VietNamNet Bridge – The northern province of Bac Giang’s People’s Committee has asked authorities in Son Dong and Luc Ngan districts to take measures to better manage and protect forests in the localities.
|The northern province of Bac Giang’s People’s Committee has asked authorities in Son Dong and Luc Ngan districts to take measures to better manage and protect forests in the localities. — Photo vksbacgiang.gov.vn|
Since mid 2016, local farmers reportedly chopped down natural forest to make room for industrial trees which generate more income.
In May, 2016, nearly 200 people in Khe Tau Hamlet, Luc Ngan District chopped down 63ha of natural forest which had been allocated to three local households in 1994.
The police investigation into the cause stalled as police failed to identify all involved parties.
Late last year, locals burned forest to make room for industrial trees but the fire not only destroyed their 23.7ha of forest but also another 28.7ha of forest of Mai Son Plantation.
Head of Bac Giang Forest Protection Division Ha Minh Quy told Tien phong (Vanguard) newspaper that last year, forest rangers recorded 73 deforestation violations. In the first half of this year, they encountered 30 cases of deforestation, with a total destroyed area of 16.7ha.
The deforestation was mostly in areas allocated to local farmers for management and protection, however many farmers chopped down the natural forest trees and planted industrial trees like Keo (acacia) or sandalwood trees.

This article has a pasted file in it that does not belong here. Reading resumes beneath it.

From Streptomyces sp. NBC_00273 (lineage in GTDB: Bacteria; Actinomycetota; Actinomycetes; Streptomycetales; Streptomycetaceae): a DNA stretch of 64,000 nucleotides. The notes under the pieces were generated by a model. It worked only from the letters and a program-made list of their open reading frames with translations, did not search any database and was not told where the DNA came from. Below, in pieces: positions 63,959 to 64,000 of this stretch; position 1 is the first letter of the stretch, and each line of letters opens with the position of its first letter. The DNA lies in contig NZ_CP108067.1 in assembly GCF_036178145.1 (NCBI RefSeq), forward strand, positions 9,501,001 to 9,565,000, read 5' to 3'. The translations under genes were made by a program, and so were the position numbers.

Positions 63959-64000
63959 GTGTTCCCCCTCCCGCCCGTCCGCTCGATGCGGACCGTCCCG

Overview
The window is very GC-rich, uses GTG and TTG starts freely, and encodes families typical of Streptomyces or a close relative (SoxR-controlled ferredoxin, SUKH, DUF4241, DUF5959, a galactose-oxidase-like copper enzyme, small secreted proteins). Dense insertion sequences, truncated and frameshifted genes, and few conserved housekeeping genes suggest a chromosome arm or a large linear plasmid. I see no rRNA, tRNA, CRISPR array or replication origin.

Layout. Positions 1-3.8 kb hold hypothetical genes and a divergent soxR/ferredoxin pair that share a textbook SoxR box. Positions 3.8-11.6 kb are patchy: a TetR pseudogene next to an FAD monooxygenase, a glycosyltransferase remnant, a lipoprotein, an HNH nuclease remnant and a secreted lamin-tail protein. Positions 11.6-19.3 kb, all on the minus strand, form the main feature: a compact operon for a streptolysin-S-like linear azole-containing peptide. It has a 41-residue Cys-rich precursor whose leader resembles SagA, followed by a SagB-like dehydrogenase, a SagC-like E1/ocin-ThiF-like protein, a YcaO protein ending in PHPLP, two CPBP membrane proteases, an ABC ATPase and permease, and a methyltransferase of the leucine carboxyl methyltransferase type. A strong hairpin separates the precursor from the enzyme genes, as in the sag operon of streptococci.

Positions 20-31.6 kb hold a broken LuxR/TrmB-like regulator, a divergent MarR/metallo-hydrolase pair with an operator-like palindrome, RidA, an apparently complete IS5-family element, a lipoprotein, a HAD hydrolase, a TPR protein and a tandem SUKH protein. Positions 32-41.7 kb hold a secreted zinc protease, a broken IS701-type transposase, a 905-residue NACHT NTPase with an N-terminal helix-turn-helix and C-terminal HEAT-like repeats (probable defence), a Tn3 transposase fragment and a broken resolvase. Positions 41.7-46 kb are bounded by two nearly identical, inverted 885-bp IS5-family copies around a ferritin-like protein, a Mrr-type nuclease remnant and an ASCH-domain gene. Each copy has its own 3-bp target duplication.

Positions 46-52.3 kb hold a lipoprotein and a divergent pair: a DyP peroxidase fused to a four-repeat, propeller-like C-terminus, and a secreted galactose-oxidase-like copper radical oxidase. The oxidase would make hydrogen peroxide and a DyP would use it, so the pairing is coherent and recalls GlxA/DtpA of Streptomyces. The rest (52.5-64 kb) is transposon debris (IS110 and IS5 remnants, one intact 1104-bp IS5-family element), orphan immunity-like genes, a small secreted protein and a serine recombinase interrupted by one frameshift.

Quy said that the deforestation occurred as farmers lacked production land and they could earn more money from industrial trees.
“Local authorities and forest rangers found it difficult to manage the forest as loggers chopped down trees on areas they were allocated by the Government,” he said.
Forest rangers now had to protect the forest from both illegal loggers and local residents, he said.
Vice head of Bac Giang Province People’s Committee Duong Van Thai said during a recent visit to the two districts that without proper management, the province could lose its 4,000ha of natural forest.
“It’s right to develop the economy but it’s not acceptable to make a trade-off between economic returns and forest conservation,” he said.
He also called on more communication to increase public awareness about forest protection. Farmers who are charged with managing and protecting the forest must agree not to chop trees down illegally, he said.